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Comparative Advantage, Relative Wages, and the Accumulation of Human Capital

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  • Coen N. Teulings

    (University of Amsterdam)

Abstract

I apply Ricardo’s principle of comparative advantage to a theory of factor substitutability in a model with a continuum of worker and job types. Highly skilled workers have a comparative advantage in complex jobs. The model satisfies the distance‐dependent elasticity of substitution (DIDES) characteristic: substitutability between types declines with their skill distance. I analyze changes in relative wages due to human capital accumulation. The concept of a complexity dispersion parameter or compression elasticity is introduced. Empirical studies suggest its value to be equal to two: a 1 percent increase in the stock of human capital reduces the Mincerian return by 2 percent. See the publication in Journal of Political Economy , 2005, 113(2), 425-461.

Suggested Citation

  • Coen N. Teulings, 2002. "Comparative Advantage, Relative Wages, and the Accumulation of Human Capital," Tinbergen Institute Discussion Papers 02-081/3, Tinbergen Institute, revised 08 Apr 2005.
  • Handle: RePEc:tin:wpaper:20020081
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    References listed on IDEAS

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    1. James Heckman & Lance Lochner & Christopher Taber, 1998. "Explaining Rising Wage Inequality: Explanations With A Dynamic General Equilibrium Model of Labor Earnings With Heterogeneous Agents," Review of Economic Dynamics, Elsevier for the Society for Economic Dynamics, vol. 1(1), pages 1-58, January.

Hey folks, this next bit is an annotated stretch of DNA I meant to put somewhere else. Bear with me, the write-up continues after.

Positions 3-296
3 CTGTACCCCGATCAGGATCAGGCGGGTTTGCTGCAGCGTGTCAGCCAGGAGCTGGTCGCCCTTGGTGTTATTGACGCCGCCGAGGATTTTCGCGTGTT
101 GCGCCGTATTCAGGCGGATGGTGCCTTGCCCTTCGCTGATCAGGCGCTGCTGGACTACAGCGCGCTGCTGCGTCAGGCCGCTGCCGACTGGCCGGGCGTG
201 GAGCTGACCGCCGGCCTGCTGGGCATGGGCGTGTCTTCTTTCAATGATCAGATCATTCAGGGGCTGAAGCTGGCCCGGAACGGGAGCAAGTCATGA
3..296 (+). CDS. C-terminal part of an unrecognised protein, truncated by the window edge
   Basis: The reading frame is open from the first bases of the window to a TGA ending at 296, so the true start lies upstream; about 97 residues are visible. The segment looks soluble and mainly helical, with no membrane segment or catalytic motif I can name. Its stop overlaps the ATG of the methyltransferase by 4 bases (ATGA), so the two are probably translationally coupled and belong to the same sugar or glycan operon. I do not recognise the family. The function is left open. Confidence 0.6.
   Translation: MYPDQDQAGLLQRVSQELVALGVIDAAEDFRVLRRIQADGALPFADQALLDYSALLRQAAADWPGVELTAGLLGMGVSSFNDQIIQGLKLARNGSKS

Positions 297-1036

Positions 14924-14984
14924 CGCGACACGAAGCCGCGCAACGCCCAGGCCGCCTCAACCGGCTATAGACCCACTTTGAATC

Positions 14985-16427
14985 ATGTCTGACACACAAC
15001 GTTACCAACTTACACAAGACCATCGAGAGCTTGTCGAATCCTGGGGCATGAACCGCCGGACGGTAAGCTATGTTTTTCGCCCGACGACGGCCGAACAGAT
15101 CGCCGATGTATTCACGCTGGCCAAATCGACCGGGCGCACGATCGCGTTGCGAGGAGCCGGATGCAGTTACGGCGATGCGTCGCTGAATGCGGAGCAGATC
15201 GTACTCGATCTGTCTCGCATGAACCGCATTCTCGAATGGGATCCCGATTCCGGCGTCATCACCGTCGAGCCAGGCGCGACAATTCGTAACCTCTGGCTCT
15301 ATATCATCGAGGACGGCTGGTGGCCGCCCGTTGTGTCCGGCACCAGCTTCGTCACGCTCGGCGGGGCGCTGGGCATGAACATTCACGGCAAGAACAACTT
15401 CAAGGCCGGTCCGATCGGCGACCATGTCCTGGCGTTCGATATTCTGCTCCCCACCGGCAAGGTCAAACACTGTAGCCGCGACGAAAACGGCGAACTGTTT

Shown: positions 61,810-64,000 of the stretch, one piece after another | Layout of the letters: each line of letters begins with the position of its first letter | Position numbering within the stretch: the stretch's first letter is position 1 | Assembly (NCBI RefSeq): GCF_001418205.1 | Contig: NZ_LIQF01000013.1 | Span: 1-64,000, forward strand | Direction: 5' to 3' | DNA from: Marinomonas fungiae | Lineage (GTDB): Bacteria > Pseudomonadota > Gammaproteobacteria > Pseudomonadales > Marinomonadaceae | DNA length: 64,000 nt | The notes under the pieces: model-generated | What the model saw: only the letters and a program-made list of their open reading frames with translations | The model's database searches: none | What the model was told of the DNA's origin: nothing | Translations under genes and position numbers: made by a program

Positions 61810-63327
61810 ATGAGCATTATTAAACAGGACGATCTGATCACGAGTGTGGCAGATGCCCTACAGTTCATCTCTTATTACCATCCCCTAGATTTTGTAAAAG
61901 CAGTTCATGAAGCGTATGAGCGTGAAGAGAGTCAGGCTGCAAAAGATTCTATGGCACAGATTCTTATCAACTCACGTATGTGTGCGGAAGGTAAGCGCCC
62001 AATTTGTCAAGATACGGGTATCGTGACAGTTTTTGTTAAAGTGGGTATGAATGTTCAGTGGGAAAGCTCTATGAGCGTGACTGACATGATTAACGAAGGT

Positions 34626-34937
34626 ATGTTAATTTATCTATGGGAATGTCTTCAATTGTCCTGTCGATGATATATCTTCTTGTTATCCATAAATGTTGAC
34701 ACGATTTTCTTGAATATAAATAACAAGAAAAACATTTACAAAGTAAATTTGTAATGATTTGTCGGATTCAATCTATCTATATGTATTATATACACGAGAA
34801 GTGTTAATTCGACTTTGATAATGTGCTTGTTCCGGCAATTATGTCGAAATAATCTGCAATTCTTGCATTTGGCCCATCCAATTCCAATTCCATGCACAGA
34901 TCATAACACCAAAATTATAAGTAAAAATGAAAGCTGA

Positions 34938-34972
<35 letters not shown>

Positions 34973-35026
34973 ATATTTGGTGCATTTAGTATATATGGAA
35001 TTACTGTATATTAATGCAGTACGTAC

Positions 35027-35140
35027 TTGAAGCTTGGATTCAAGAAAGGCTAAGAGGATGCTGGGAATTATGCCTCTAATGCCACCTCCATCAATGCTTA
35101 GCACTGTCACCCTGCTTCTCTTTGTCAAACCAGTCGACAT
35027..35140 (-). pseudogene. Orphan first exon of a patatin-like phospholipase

2. Teulings, Coen N, 1995. "The Wage Distribution in a Model of the Assignment of Skills to Jobs," Journal of Political Economy, University of Chicago Press, vol. 103(2), pages 280-315, April.
    3. Heckman, James J & Sedlacek, Guilherme, 1985. "Heterogeneity, Aggregation, and Market Wage Functions: An Empirical Model of Self-selection in the Labor Market," Journal of Political Economy, University of Chicago Press, vol. 93(6), pages 1077-1125, December.
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    Cited by:

    1. Dominik Sachs & Aleh Tsyvinski & Nicolas Werquin, 2020. "Nonlinear Tax Incidence and Optimal Taxation in General Equilibrium," Econometrica, Econometric Society, vol. 88(2), pages 469-493, March.
    2. Pieter A. Gautier & Coen N. Teulings, 2006. "How Large are Search Frictions?," Journal of the European Economic Association, MIT Press, vol. 4(6), pages 1193-1225, December.
    3. Bastian Schulz, 2015. "Wage Rigidity and Labor Market Dynamics with Sorting," ifo Working Paper Series 199, ifo Institute - Leibniz Institute for Economic Research at the University of Munich.
    4. Pieter A. Gautier & Coen N. Teulings, 2015. "Sorting And The Output Loss Due To Search Frictions," Journal of the European Economic Association, European Economic Association, vol. 13(6), pages 1136-1166, December.
    5. Bruno Crépon & Muriel Dejemeppe & Marc Gurgand, 2005. "Counseling the unemployed: does it lower unemployment duration and recurrence?," Working Papers halshs-00590769, HAL.
    6. Gautier, P.A. & Teulings, C.N., 2009. "Search and the city," Regional Science and Urban Economics, Elsevier, vol. 39(3), pages 251-265, May.